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A Red-Leather Day: Giving Single Color Trademarks in the Fashion Industry a Little Sole

On Wednesday, September 5th, 2012 the U.S. Court of Appeals for the Second Circuit delivered its much anticipated decision in the case of Christian Louboutin et al. v. Yves Saint Laurent America, Inc., No.11-3303, holding that Louboutin was afforded trademark protection for women's shoes with red soles - with noted limitations. Ultimately, this signifies Louboutin's loss in this battle of the brands against Yves Saint Laurent (YSL) on the fashion frontline of red unicolor shoes - but that they win the war, establishing that it is possible to protect single color trademarks in the fashion industry.

The runway rivals have been engaged in a lengthy legal scuffle regarding a pair of YSL red-soled shoes, whereby Louboutin has claimed that YSL should be prevented from selling red pumps that infringe on its trademarked design and YSL is contending the that trademark registration should not have been granted. With regard to the implications stemming from Wednesday's decision, the heels were high - but the trademark stakes proved even higher. The court affirmed that trademark protection for the Red Sole Mark stands, provided that the red, lacquered bottom contrasts with the color of the remainder of the shoe - but does not extend to shoes that are monochromatically red. Further, Judge Jose Cabranes clarified that YSL's use of red shoes with both red bodies and soles does not infringe on Louboutin's existing trademark rights.

Judge Cabranes also asserted in the decision that "[t]he district court's conclusion that a single color can never serve as a trademark in the fashion industry was based on an incorrect understanding of the doctrine of aesthetic functionality." It was affirmed that the stark contrast "between the sole and the upper that causes the sole to 'pop' and to distinguish its creator" thereby establishing "secondary meaning" by identifying the Louboutin brand and serving as a distinctive symbol deserving of trademark protection. This acquisition of secondary meaning, however, does not extend to instances where the outsole fails to contrast with the remainder of the shoe (resulting in an entirely red shoe). Though a myriad of evidence had been accumulated on the record corroborating that Louboutin's red sole paired with a body of contrasting color had acquired secondary meaning, Louboutin failed to sufficiently substantiate an argument with respect to shoes consisting of a red outsole and red upper and thus the court held that the secondary meaning is limited to the red sole, and not the red shoe in its entirety.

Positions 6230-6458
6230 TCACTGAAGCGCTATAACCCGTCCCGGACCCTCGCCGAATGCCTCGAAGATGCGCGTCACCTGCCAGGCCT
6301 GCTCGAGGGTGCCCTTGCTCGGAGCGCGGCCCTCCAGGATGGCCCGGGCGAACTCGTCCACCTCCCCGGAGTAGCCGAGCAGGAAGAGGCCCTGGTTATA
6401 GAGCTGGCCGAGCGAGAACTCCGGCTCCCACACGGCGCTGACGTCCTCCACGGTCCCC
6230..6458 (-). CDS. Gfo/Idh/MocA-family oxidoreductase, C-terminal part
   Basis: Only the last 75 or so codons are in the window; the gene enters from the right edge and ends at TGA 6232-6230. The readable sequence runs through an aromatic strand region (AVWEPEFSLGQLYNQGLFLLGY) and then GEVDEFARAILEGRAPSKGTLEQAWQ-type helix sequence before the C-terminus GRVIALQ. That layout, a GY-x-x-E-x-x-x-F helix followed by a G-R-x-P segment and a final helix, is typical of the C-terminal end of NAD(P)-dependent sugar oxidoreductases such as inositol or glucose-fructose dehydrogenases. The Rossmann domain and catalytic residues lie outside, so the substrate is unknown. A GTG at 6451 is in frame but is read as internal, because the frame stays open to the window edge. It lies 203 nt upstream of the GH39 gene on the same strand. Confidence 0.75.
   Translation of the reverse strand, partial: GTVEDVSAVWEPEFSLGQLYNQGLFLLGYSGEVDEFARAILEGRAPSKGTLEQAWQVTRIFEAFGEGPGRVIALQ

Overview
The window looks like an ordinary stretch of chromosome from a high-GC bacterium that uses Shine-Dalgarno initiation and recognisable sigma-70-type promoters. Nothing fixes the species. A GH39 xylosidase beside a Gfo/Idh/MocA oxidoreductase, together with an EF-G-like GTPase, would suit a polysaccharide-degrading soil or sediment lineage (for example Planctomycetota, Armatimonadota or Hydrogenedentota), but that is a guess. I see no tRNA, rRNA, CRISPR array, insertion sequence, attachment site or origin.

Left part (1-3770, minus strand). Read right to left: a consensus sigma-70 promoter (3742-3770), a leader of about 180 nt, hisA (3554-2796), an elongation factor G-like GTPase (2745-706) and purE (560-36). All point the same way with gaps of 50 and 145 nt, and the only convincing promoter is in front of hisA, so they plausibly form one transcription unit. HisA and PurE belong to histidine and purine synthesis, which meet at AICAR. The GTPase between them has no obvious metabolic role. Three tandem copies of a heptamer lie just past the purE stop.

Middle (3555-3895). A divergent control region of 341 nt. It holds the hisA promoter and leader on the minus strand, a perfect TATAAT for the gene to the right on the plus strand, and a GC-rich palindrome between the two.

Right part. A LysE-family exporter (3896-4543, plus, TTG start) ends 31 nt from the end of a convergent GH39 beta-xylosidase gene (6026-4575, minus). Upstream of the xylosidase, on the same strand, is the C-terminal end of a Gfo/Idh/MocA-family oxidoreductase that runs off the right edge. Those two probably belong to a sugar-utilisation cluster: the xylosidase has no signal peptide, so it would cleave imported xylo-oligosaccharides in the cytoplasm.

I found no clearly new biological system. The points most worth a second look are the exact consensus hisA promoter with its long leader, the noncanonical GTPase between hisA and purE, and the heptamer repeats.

The court added that it would not address the issues regarding likelihood of confusion or the functionality of the Red Sole Mark in light of the established limitation of the mark's protection to red soles alone. The Second Circuit indicated, however, that it discerned no foundation for a per se rule against affording trademark protection to single color marks within the fashion industry.

The Second Circuit's holding should provide cause for celebration for brand owners seeking to use color to make their mark in the fashion industry as it confirms that "color can serve as a tool in the palette of a designer, rather than as mere ornamentation" and is thus capable of attaining secondary meaning. As for those purveyors of pumps electing to use red shoe bottoms with contrasting tops? Be wary how you sell your sole.

If you would like assistance in developing strategies for protecting trademarks, trade dress or copyrights, please contact one of our attorneys.